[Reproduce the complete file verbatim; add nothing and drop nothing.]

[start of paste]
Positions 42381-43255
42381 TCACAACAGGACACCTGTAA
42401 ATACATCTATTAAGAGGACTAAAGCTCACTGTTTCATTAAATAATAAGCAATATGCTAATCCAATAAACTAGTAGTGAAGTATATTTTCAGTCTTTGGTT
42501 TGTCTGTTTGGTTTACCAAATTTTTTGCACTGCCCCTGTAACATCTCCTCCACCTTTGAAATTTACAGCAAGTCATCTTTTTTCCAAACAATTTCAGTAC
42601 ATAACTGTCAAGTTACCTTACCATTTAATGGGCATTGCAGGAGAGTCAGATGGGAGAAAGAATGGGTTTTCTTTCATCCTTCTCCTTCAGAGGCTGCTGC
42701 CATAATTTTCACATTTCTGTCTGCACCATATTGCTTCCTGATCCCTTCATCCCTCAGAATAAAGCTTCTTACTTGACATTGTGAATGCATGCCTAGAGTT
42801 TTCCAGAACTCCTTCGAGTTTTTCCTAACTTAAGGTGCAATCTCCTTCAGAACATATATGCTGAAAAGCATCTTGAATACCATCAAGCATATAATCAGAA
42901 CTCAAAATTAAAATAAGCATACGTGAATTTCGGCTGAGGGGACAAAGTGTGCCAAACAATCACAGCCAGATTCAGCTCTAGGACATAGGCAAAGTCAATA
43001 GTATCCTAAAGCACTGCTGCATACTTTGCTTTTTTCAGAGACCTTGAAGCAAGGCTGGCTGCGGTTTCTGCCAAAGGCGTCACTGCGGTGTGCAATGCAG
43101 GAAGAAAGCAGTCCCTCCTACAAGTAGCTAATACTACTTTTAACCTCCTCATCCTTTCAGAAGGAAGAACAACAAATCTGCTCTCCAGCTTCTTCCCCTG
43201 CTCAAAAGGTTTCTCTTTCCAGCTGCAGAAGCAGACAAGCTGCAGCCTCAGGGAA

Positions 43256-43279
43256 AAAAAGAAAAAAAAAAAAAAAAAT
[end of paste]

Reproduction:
Positions 42381-43255
42381 TCACAACAGGACACCTGTAA
42401 ATACATCTATTAAGAGGACTAAAGCTCACTGTTTCATTAAATAATAAGCAATATGCTAATCCAATAAACTAGTAGTGAAGTATATTTTCAGTCTTTGGTT
42501 TGTCTGTTTGGTTTACCAAATTTTTTGCACTGCCCCTGTAACATCTCCTCCACCTTTGAAATTTACAGCAAGTCATCTTTTTTCCAAACAATTTCAGTAC
42601 ATAACTGTCAAGTTACCTTACCATTTAATGGGCATTGCAGGAGAGTCAGATGGGAGAAAGAATGGGTTTTCTTTCATCCTTCTCCTTCAGAGGCTGCTGC
42701 CATAATTTTCACATTTCTGTCTGCACCATATTGCTTCCTGATCCCTTCATCCCTCAGAATAAAGCTTCTTACTTGACATTGTGAATGCATGCCTAGAGTT
42801 TTCCAGAACTCCTTCGAGTTTTTCCTAACTTAAGGTGCAATCTCCTTCAGAACATATATGCTGAAAAGCATCTTGAATACCATCAAGCATATAATCAGAA
42901 CTCAAAATTAAAATAAGCATACGTGAATTTCGGCTGAGGGGACAAAGTGTGCCAAACAATCACAGCCAGATTCAGCTCTAGGACATAGGCAAAGTCAATA
43001 GTATCCTAAAGCACTGCTGCATACTTTGCTTTTTTCAGAGACCTTGAAGCAAGGCTGGCTGCGGTTTCTGCCAAAGGCGTCACTGCGGTGTGCAATGCAG
43101 GAAGAAAGCAGTCCCTCCTACAAGTAGCTAATACTACTTTTAACCTCCTCATCCTTTCAGAAGGAAGAACAACAAATCTGCTCTCCAGCTTCTTCCCCTG
43201 CTCAAAAGGTTTCTCTTTCCAGCTGCAGAAGCAGACAAGCTGCAGCCTCAGGGAA

Positions 43256-43279
43256 AAAAAGAAAAAAAAAAAAAAAAAT